Clinical cancer research : an official journal of the American Association for Cancer Research

A novel A33 promoter-based conditionally replicative adenovirus suppresses tumor growth and eradicates hepatic metastases in human colon cancer models.

PMID 19336523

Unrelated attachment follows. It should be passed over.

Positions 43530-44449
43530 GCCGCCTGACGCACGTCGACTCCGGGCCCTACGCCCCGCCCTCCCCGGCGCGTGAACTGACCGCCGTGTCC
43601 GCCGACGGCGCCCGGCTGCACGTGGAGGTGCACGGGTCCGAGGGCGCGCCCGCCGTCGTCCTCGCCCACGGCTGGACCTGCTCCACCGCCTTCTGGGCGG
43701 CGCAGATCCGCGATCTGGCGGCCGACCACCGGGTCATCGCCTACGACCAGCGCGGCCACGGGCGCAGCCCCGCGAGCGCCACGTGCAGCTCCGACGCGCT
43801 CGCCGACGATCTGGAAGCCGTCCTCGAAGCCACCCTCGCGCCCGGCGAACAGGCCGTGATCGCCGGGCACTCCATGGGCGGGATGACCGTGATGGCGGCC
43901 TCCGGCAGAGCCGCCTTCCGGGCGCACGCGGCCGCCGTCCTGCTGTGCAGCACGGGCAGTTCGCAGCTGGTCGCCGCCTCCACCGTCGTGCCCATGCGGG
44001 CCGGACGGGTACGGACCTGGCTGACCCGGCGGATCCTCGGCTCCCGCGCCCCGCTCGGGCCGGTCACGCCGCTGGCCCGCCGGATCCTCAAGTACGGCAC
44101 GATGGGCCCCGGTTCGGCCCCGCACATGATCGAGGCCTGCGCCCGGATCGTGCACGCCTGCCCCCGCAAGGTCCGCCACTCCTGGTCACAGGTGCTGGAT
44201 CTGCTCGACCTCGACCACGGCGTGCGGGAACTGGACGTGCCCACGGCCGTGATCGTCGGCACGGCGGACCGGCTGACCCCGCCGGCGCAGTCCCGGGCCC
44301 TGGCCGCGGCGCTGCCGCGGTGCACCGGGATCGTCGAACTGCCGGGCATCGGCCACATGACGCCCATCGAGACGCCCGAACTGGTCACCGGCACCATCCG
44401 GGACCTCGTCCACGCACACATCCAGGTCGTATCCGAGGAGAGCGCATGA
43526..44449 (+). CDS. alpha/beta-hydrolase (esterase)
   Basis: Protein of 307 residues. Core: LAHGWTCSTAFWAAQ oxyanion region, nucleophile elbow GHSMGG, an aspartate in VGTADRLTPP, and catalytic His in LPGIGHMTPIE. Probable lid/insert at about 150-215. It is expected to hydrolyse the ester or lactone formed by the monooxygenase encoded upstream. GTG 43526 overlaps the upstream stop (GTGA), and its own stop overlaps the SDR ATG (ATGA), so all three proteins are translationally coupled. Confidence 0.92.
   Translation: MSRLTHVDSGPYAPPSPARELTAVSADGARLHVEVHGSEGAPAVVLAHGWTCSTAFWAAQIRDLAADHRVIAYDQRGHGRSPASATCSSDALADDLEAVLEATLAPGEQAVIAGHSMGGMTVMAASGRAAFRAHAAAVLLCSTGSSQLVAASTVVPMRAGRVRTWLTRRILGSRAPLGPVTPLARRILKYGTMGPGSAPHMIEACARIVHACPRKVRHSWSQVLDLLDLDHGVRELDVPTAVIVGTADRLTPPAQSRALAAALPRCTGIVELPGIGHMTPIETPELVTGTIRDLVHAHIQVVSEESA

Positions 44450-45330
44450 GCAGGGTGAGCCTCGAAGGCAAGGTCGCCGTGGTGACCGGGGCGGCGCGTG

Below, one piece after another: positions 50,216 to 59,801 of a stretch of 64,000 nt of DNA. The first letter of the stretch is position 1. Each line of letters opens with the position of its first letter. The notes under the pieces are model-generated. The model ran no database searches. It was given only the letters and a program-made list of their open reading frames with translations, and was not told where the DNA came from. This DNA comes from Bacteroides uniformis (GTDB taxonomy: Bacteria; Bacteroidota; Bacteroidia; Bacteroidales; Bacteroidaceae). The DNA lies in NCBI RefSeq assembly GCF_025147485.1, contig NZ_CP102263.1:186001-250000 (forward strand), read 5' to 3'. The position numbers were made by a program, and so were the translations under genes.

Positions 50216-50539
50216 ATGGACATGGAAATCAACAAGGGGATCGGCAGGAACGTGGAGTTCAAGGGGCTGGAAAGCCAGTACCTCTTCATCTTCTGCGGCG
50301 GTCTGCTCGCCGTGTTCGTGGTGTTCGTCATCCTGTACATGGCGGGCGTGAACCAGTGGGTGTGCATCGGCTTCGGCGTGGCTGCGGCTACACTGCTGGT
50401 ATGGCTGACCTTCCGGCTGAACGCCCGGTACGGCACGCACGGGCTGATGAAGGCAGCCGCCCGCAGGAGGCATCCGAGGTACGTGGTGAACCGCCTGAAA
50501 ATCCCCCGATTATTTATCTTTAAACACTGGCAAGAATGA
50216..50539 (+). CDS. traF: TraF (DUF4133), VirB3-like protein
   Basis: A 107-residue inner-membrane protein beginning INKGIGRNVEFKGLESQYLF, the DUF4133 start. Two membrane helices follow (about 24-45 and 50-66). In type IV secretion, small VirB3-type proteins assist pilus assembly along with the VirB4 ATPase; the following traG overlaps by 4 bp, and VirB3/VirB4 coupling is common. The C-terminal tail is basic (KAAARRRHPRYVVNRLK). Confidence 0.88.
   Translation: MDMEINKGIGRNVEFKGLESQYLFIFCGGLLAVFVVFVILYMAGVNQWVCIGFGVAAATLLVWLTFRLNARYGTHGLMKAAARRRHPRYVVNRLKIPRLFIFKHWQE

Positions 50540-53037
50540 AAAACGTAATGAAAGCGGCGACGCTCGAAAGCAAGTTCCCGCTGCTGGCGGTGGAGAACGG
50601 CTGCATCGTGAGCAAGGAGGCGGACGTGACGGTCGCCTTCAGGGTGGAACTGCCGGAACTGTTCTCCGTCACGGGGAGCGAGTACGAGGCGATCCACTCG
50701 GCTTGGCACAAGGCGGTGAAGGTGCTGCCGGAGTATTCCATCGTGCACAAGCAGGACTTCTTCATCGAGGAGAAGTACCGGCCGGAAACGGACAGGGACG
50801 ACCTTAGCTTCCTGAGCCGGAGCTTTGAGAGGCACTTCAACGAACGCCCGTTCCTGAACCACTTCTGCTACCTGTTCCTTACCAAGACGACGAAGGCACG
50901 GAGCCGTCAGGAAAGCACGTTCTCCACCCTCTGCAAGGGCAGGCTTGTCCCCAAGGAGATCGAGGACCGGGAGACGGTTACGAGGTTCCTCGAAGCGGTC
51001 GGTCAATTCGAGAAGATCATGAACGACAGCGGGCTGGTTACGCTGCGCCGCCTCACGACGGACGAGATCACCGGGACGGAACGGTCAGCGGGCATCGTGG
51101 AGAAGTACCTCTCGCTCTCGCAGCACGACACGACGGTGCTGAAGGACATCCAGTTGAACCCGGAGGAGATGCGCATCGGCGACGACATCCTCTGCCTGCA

A33 antigen is a membrane-bound protein expressed in intestinal epithelium that is overexpressed in 95% of primary and metastatic colorectal carcinomas but is absent in most epithelial tissues and tumor types. We hypothesized that A33 promoter might be useful in the design of a conditionally replicative adenovirus for the treatment of colorectal cancer (CRC). We cloned an A33 promoter fragment (A33Pr) that extends from -105 to +307 bp. Using luciferase activity as a reporter gene, we showed that A33Pr was active in CRC cell lines. We next constructed a conditionally replicative adenovirus named AV22EL where E1A was placed under the control of A33Pr. The tumor-specific oncolytic effect of AV22EL was investigated both in vitro and in vivo. AV22EL induced specific in vitro lysis of human CRC cell lines that expressed A33 and have negligible lytic capacity on cells that lacked or had minimal A33 expression, including normal human colonic cells. In vivo, a marked reduction of tumor growth and increased long-term survival rates were observed in nude mice xenografted with s.c. CRC tumors. Combination with 5-fluorouracil induced an additive effect in vitro with no toxic effects in vivo. Remarkably, AV22EL completely eliminated established hepatic metastases in >90% of mice and restored hepatic function according to biochemical parameters. Its systemic administration induced E1A expression only in the hepatic metastasis but not in normal organs. These data show that AV22EL is a stringently regulated and potent oncolytic agent for the treatment of CRC.